When going on long trips, use cruise control as a more energy efficient option, and open your windows rather than turning on the air condition in warmer weather.
Keep your tires properly inflated as this reduces the amount of energy needed for your car to run. Road trips can be fun, but also consider having fun family dinners at home.
When using air travel, opt for direct flights that have a lower impact than flights with several stops.
13. Use Cold Water
Okay, I admit, this might be the toughest one for me. Taking cold showers is one way to reduce your energy use and your carbon footprint.
I’m not suggesting that you take a freezing cold shower, but shifting that temperature knob back a few notches, at least sometimes can reduce your impact.
Plus, a brisk morning shower might be as effective as a cup of coffee!
Use cold washes for laundry when clothes are not heavily soiled.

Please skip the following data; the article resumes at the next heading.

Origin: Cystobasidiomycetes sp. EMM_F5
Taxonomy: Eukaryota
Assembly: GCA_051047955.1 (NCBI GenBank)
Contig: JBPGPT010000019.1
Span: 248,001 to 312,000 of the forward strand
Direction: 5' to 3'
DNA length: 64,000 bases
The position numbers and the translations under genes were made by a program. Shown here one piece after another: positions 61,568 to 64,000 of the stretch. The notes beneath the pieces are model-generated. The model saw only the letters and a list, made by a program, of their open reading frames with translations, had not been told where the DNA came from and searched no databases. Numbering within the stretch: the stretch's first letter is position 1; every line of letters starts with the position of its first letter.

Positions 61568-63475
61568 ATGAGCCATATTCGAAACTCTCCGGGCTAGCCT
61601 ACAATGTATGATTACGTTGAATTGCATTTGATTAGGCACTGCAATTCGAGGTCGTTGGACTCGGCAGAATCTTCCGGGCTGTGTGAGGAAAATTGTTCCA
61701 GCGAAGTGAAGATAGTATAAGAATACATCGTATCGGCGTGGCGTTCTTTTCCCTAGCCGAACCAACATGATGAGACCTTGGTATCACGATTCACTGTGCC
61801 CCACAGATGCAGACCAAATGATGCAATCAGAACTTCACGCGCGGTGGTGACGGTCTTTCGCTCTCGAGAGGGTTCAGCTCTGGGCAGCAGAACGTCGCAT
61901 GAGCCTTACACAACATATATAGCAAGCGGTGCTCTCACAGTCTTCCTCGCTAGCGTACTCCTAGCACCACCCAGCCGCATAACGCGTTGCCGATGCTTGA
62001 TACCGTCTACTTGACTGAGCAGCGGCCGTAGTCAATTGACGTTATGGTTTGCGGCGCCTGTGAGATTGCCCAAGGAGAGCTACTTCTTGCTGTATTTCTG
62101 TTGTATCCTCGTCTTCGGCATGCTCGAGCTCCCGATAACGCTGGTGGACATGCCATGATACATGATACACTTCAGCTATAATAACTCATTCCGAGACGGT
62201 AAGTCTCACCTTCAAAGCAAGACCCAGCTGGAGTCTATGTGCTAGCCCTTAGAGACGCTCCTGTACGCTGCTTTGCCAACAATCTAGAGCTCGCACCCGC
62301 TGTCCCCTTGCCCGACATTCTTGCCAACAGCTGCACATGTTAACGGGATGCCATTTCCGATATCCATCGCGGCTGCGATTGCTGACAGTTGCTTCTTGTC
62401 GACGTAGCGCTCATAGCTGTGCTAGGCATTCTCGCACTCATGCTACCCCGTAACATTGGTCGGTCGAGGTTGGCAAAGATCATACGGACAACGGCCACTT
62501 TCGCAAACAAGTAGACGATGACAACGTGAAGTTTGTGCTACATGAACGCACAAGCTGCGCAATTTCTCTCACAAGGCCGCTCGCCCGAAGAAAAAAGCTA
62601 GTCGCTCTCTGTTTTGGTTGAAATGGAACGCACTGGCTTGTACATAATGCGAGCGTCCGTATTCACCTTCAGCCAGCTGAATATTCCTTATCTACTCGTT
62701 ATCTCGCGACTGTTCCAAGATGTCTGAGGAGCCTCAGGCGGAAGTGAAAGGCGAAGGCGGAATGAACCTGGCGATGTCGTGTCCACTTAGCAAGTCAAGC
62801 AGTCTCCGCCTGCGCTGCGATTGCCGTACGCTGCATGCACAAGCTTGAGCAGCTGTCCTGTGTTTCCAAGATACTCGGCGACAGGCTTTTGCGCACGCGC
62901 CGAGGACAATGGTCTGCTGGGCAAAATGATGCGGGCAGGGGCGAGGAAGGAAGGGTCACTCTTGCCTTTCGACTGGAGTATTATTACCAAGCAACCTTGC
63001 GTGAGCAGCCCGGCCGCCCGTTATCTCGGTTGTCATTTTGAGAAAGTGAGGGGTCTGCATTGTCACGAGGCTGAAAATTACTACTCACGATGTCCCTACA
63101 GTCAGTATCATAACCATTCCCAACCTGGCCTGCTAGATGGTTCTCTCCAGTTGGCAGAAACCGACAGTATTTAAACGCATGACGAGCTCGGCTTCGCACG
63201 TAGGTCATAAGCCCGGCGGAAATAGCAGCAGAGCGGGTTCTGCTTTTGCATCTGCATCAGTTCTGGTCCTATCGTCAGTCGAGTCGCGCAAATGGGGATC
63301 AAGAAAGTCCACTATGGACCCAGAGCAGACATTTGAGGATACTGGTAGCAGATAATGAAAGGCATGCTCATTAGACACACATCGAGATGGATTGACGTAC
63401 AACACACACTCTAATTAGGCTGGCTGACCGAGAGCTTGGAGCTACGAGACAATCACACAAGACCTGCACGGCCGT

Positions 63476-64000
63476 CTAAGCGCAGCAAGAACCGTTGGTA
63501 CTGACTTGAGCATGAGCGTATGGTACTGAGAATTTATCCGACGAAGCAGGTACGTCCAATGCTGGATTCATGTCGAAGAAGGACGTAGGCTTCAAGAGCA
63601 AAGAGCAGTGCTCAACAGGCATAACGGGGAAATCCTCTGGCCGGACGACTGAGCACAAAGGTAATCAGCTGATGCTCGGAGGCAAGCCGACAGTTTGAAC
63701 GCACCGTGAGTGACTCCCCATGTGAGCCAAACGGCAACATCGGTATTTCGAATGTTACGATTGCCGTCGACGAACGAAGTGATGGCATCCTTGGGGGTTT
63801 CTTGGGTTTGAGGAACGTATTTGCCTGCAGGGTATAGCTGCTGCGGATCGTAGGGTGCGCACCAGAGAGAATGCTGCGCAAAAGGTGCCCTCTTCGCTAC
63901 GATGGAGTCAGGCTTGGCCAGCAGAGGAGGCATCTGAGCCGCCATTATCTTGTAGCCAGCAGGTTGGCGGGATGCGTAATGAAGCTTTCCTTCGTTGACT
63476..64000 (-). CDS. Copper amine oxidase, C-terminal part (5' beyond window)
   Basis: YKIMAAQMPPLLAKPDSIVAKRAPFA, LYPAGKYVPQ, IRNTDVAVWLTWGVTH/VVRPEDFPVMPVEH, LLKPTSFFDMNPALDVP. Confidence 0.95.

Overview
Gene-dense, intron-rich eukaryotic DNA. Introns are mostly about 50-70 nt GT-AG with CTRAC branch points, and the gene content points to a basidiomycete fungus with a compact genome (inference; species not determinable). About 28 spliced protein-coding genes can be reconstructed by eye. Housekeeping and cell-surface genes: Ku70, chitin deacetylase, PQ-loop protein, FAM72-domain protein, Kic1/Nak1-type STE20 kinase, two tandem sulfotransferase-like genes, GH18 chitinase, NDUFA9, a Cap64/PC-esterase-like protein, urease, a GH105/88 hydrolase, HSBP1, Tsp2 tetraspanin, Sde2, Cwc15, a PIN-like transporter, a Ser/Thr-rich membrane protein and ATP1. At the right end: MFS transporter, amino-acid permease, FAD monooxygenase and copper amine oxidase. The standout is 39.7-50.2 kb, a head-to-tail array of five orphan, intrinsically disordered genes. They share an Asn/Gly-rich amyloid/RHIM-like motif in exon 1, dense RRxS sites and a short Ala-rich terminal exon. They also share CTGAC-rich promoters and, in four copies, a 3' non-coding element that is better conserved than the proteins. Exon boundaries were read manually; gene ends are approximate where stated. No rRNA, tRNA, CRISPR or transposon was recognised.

14. Shop Smart
I know you want your item, and you want it now. Myself included. Especially with all these amazing free shipping options.
But consider building your cart and shopping less frequently for items that you do not immediately need.
Fewer packages mean less energy used to produce packaging materials and for transporting your items.
I’ve already said this, but it is worth saying again, buy only what you need. Avoid impulse buying that often ends up unused or minimally used in a landfill.
Try to practice thoughtful shopping, with planned and purposeful item selection.
When shopping in a store, make use of those reusable bags. They are handy for any kind of store and not just at the supermarket.
15. Don’t Forget To Turn Off The Lights
Finally, I will leave you on as simple a note as we started. The modest effort of turning off the lights when leaving a room is one of the easiest changes you can make to reduce your energy consumption and your resulting carbon footprint.